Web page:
Eat at Tapas Bars
Finding the right tapas bar can brighten any day. While exploring downtown Zaragoza, we often pulled out our phones to find the nearest tapas spot, which are perfect for explorers looking for a quick bite to eat. After eating tapas all over Spain, we found one of our favourites in Zaragoza, Los Victorinos. After a long day of walking the streets of the city, we showed up just as Los Victorinos was opening its doors and discovered a narrow space defined by a large bar filled with tapas dishes.
As there were no chairs, we immediately walked out, but being famished, but then luckily decided to go back in to grab a beverage and a quick snack. I downed one beer and quickly ordered another after we discovered how good the food was. We ordered several dishes and even the kids were devouring them. A number of the places we found in Zaragoza, and later in Logrono and San Sebastian, had similar layouts. These eateries would have a large bar with plates of tapas spread out for the choosing, but few to no chairs. However, as long as the food tastes good, it’s hard to complain.
Ride the City Sightseeing Bus Tour
Zaragoza is a larger city than we had imagined, with the attractions listed above spread out through multiple areas within its boundaries. The public buses and trams are easy to navigate and cover the city so well that we were able to travel for several kilometers in most directions in under an hour. When we finally took a tourist bus tour on one of our last days in Zaragoza, we were able to get the full picture of its size and see many of its historic landmarks. Zaragoza, which dates back to Roman times, contains a wealth of hidden gems and then best way to discover them is by using the hop on hop off bus.
Drink Craft Beer
We found a craft beer spot in Zaragoza because I make sure I find a craft beer spot wherever I visit. While craft beer is not prevalent in Zaragoza, we found a number of bars throughout the downtown area that offered quality beer, the best of which was Hoppy, which offers about 20 beers on tap and a very nice selection of bottles. The bottle list includes beer that is available year round as well as a rotating selection held in a fridge near the end of the bar. Both the draft and bottle lists feature beer from across Europe and the United States.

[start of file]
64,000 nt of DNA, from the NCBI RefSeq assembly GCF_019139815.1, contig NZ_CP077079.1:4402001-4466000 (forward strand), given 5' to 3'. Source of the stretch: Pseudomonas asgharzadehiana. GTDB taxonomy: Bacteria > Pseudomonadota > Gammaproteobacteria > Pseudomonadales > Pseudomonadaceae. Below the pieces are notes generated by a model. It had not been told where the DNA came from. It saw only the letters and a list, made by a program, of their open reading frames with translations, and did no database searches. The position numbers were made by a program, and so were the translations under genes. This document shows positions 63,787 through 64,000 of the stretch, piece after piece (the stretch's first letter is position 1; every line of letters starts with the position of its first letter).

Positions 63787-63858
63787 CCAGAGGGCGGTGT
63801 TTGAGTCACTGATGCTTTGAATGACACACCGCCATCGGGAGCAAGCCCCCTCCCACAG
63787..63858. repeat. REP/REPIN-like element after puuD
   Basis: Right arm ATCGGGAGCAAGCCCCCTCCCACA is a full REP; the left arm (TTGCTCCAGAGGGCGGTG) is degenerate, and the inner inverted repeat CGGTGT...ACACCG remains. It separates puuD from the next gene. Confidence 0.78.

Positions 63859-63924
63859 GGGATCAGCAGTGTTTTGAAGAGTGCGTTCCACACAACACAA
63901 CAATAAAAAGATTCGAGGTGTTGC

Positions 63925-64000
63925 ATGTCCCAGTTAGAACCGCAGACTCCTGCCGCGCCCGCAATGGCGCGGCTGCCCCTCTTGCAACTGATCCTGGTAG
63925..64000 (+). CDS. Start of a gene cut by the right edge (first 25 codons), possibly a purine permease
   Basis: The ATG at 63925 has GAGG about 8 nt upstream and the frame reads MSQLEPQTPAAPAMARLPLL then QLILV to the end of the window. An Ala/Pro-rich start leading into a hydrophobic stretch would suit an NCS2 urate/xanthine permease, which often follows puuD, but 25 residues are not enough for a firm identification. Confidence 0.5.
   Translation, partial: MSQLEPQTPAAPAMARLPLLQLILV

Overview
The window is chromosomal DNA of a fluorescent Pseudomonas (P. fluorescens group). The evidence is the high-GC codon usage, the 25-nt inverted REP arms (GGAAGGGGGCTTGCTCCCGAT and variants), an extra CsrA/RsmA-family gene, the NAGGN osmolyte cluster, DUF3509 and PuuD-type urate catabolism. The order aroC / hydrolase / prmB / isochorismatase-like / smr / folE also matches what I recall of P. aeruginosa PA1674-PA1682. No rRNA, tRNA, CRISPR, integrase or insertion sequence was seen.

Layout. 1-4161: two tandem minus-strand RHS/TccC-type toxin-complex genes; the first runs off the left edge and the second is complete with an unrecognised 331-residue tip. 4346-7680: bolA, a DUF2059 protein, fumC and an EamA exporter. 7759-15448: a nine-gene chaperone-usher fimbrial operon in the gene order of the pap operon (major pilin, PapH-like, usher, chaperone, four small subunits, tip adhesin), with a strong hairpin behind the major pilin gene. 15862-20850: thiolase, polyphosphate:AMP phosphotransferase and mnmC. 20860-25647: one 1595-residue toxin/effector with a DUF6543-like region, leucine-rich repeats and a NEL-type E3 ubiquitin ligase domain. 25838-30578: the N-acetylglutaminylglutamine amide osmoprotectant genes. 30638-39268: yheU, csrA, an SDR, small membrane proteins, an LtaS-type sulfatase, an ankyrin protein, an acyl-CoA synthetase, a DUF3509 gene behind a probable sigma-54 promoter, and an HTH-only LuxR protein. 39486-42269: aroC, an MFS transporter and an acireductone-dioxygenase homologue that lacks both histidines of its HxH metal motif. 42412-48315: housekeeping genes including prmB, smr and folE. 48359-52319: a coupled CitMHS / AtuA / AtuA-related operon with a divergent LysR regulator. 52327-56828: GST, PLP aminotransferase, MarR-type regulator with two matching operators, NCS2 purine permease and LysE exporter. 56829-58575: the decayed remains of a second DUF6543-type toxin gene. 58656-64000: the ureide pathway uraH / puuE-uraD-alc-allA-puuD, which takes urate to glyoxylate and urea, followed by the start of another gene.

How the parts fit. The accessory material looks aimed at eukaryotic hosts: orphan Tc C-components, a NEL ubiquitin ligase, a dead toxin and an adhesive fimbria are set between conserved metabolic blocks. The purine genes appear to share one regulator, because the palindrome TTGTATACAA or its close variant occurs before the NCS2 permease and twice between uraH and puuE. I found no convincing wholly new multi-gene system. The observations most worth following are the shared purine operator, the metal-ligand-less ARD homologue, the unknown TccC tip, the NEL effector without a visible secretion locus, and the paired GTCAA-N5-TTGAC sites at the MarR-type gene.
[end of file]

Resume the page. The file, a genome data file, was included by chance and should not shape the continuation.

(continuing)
Stop into the Museo de los Faroles y Rosario de Cristal
Many of the catholic landmarks that are so prevalent in Zaragoza feature sculptures that are works of art, including the stained glass museum, the Museo de los Faroles y Rosario de Cristal. The museum contains several large glass sculptures dedicated to Catholic themes. When we visited, we entered a fairly darkened room, but eventually the sculptures began to light up, revealing some impressive stained glass constructions.
Our initial Spanish itinerary did not include Zaragoza but we were lucky to include the city during a two month trip through Spain thanks to a search on GuestToGuest. We arrived there after five hectic days in Barcelona and were immediately set at ease by Zaragoza’s picturesque views and leisurely atmosphere. Spending six days in the city allowed us enough time to visit some its many landmarks and attractions while also spending a few days exploring the city on foot and visiting tapas bars in the old section of the city.